JACKSONVILLE, Fla. — There once was a time when Toby Gerhart was the big man on campus at Stanford while Andrew Luck was a redshirt freshman alternating between seeking the approval and avoiding the disapproval of coach Jim Harbaugh.
But Gerhart’s days of averaging more than 26 carries a game and rushing for 28 touchdowns in a season seem as distant as ever after two regular-season games with the Jacksonville Jaguars, who rank last in the NFL in both rushing yards and total yards.
One thing both Gerhart and Luck have in common: Both of their teams stand at 0-2 as the Jaguars head into their home opener Sunday against the Indianapolis Colts.
"I love Toby, love Toby," Luck said Wednesday during a conference call. "Great guy, great football player. I got to play with him for one year, and that was a real magical year."
Gerhart ran for 1,871 yards in 2009 and finished second in the voting for the Heisman Trophy on a Stanford team that finished 8-5. While Luck didn’t come off looking like someone who would evolve into the first pick in the 2012 draft, memories of the talent he displayed even before becoming a starter are still fresh in Gerhart’s mind.
"When he was red-shirting, there were times where he was running the scout team and he’d make a scramble, throw off his back foot 50 yards across the field and complete it like nothing," he said. "And Harbaugh and I would look at each other and just shake our heads and laugh because we knew this guy was going to be something special. Now he’s doing big things and making myself and the alumni proud."
Luck threw for three touchdowns Monday night against the Philadelphia Eagles, the team that had defeated the Jaguars 34-17 the week before. The second of those enabled Luck to move past Harbaugh into fourth place for the most touchdown passes in franchise history.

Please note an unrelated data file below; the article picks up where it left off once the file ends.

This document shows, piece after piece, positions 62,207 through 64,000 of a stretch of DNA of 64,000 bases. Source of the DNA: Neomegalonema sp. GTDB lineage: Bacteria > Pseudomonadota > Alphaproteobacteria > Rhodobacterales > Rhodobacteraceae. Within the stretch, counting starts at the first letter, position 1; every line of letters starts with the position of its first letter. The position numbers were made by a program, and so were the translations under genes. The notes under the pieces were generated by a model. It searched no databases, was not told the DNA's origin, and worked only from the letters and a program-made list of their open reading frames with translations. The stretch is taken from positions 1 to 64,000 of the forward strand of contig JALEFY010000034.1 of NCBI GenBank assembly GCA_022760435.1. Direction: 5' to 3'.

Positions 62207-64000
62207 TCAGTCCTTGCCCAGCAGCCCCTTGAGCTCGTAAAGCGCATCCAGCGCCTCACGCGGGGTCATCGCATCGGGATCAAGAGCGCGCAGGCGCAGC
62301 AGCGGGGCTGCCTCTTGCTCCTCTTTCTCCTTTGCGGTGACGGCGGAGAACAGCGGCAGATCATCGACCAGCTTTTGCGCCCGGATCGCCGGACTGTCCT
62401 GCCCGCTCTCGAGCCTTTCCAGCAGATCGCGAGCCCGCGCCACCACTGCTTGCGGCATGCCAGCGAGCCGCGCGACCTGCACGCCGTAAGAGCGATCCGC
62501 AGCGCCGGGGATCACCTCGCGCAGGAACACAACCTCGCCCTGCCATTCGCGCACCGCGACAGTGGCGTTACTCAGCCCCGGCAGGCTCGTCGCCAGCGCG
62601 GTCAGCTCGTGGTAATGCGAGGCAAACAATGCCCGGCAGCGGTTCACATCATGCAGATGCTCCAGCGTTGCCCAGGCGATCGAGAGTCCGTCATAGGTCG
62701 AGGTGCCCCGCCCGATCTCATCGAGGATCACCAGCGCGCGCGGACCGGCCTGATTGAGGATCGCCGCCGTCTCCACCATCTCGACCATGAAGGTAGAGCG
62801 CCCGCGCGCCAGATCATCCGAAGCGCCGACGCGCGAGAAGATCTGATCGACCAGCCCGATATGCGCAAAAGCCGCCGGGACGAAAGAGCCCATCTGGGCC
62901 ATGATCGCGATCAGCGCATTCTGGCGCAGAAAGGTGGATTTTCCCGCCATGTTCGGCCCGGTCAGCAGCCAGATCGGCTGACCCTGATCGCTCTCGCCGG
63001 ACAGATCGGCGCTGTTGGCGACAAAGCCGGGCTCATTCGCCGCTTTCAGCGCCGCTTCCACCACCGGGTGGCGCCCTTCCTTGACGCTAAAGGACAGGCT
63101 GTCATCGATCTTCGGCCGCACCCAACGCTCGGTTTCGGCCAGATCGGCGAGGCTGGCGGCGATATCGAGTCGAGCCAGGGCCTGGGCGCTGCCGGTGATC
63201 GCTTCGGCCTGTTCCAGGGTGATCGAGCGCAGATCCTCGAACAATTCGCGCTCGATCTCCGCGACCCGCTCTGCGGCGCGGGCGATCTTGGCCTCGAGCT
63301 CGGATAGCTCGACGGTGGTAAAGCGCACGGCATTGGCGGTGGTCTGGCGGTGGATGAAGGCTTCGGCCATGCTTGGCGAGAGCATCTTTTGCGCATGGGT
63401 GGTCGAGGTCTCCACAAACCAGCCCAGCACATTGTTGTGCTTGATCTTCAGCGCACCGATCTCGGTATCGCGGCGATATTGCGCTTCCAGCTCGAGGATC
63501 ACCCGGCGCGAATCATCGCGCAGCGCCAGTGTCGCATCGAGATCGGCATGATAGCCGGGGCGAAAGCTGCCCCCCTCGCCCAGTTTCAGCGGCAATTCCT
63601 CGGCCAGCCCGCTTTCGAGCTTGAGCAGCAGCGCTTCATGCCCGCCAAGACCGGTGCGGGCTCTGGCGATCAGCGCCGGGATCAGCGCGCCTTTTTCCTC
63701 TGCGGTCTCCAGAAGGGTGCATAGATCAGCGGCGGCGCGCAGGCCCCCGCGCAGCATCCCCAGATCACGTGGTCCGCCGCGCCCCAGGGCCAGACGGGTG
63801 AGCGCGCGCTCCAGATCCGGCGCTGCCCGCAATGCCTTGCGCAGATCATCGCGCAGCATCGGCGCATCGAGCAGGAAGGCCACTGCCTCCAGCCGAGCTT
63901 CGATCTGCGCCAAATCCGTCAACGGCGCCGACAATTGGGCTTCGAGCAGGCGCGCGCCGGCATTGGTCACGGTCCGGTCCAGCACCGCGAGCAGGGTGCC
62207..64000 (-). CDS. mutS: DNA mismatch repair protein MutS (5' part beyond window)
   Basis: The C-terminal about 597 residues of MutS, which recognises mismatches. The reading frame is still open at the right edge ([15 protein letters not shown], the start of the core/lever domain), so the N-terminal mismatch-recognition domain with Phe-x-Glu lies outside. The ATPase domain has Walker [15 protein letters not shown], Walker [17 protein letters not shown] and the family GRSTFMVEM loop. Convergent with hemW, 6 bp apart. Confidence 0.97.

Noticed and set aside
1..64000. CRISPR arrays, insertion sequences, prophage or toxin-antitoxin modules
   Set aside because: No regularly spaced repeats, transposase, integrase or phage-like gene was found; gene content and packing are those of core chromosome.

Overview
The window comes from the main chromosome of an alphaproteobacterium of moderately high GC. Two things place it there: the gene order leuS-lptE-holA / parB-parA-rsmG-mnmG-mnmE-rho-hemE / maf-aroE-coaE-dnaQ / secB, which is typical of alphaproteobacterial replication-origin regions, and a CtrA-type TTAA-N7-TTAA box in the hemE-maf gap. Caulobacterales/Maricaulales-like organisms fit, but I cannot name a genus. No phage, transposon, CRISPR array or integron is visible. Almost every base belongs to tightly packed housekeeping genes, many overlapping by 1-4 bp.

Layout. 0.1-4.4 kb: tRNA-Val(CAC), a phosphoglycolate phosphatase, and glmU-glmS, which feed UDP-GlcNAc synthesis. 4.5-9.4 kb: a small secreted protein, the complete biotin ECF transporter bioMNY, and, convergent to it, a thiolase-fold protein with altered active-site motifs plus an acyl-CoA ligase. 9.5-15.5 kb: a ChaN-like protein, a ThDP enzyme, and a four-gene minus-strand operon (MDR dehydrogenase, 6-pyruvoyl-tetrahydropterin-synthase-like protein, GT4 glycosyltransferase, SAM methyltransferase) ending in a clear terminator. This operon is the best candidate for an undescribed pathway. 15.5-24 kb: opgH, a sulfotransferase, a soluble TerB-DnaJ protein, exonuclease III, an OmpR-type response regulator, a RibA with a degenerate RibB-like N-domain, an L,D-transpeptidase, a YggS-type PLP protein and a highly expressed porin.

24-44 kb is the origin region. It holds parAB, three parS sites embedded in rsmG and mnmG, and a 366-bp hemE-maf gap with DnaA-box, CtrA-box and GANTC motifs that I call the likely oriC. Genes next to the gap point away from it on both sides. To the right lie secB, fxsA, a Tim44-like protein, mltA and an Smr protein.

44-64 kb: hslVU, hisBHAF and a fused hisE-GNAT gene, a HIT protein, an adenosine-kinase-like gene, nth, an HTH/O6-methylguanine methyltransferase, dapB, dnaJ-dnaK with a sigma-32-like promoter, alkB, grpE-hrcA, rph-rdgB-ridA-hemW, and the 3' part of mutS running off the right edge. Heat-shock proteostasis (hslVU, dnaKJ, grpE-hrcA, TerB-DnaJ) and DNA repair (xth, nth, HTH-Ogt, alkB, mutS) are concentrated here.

Gerhart’s start to the season has been far less auspicious. He gained just eight yards on seven carries against Washington as the Jaguars all but abandoned their running game after falling behind 21-0 halfway through the second quarter.
His average of 2.0 yards per carry is the second-lowest among the top 50 rushers in the AFC. Oddly enough, the only player with a lower average is the back he was signed to replace, Maurice Jones-Drew, now with the Oakland Raiders.
"Obviously it’s frustrating," Gerhart said. "We want to be able to run the ball. But we’re a work in progress. There’s a ton of room for growth, and we’re going to keep pushing it and keep our nose to the grindstone and eventually we’re going to break through and we’re going to get on the same page."
If that somehow happens against the Colts, it will be with two new starters on the offensive line. Sam Young, whose only four previous starts came in 2012 while with the Buffalo Bills, will open at right tackle following the release of Cameron Bradfield. Rookie Luke Bowanko has been named the starting center in place of Jacques McClendon, who had never started a regular-season game at that position before the Jaguars faced the Eagles.
Gerhart’s progress has been slowed by an injury he suffered on a horse collar tackle by Eagles defensive end Fletcher Cox. Originally described as an ankle injury, the Jaguars are now listing it as a foot injury.
"I think everybody has something that’s hurting after the first week of the NFL season that’s going to last the rest of the year," said Gerhart, who did not practice Wednesday. "It’s sore, but I’ll push through it."
Given the success the Eagles had against the Colts on passes out of the backfield to Darren Sproles, the Jaguars might use Gerhart more as a receiver. He has four catches through two games, but the longest of those was for only 11 yards.
"There were some times probably where Toby would like to break one or two of those (runs)," offensive coordinator Jedd Fisch said. "But the run game is on everybody. We have to make sure that every block is sustained on the perimeter. We have to make sure that up front, we target the right people."
In addition to Luck, there are two other former Stanford teammates of Gerhart’s on the Colts in tight end Coby Fleener and wide receiver Griff Whalen. As much as he would like to impress them, avoiding an 0-3 start is his utmost priority.
"Yes, there’s urgency. Yes, we need to get it right," he said. "But when it becomes emotional or becomes stressful, a lot of bad things happen. So there’s no panic, just urgency."